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ShelGame
recumbent enthusiast

USA
254 Posts

Posted - 01/26/2016 :  19:23:53  Show Profile  Reply with Quote
Well, the front half is stuck together. Not finished yet. The upper rear half of the main tube moved. Actually, quite a lot. maybe a quarter inch. So, I need to straighten that tube before I finish brazing it all up. I should have brazed the rear vertical first instead of the front.

Overall, not bad fillets, I think.




Edited by - ShelGame on 01/27/2016 19:19:45
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ShelGame
recumbent enthusiast

USA
254 Posts

Posted - 01/27/2016 :  19:23:29  Show Profile  Reply with Quote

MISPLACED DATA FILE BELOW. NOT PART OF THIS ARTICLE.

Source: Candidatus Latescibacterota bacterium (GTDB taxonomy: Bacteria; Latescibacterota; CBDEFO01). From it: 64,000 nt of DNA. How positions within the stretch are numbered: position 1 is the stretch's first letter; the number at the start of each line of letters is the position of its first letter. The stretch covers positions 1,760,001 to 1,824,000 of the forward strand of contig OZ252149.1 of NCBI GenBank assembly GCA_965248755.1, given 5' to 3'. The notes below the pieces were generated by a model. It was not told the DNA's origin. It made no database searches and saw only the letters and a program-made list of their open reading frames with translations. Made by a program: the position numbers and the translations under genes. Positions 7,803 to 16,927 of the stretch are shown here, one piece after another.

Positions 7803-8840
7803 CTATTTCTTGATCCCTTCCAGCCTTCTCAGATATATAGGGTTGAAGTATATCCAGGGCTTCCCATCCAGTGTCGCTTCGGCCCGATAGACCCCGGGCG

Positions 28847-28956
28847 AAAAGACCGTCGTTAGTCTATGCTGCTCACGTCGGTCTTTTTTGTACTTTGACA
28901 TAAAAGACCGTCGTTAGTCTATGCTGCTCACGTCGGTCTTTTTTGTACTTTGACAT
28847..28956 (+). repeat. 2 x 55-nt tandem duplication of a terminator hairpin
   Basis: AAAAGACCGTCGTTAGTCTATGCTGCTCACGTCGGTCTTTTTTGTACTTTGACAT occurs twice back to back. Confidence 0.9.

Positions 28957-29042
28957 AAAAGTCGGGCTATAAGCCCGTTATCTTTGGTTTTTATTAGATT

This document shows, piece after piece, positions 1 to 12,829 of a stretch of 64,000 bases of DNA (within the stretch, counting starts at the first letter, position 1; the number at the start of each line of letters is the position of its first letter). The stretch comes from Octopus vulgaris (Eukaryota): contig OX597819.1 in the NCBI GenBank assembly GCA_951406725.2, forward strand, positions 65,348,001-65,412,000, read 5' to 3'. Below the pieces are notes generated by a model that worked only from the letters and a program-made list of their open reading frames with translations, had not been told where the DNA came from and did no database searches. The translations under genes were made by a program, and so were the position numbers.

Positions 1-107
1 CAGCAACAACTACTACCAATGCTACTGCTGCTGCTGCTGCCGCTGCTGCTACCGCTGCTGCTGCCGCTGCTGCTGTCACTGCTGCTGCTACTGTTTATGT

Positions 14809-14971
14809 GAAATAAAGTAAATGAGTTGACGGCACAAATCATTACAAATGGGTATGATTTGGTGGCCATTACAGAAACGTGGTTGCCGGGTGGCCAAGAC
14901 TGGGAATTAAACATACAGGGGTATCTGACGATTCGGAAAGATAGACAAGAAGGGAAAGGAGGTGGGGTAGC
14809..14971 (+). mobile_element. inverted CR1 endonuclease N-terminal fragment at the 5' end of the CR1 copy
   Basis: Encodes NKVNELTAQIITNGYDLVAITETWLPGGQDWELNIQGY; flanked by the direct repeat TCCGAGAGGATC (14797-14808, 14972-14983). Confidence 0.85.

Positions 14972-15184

When I noticed how much the rear upper 1.5" tube had moved, I stopped brazing to think it over. But, I had only brazed the 'up' side (from my jig) at that point. I relaized that at least some of the reason it pulled out so much, was because it was brazed only on one side. So, tonight I brazed the other side. That brought it mostly back into line.

I need to knock off some flux to really know how far out it is. But, it seems to be less than an eighth inch out now. I still haven't finished the rear vertical tube. It's just tacked in until I make sure the frame is all square.
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warren
human power expert

USA
6087 Posts

Posted - 01/27/2016 :  19:53:14  Show Profile  Visit warren's Homepage  Reply with Quote
I usually tack a tube in several locations with a small amount of braze, then check to see if its lined up before finishing the joint.
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ShelGame
recumbent enthusiast

USA
254 Posts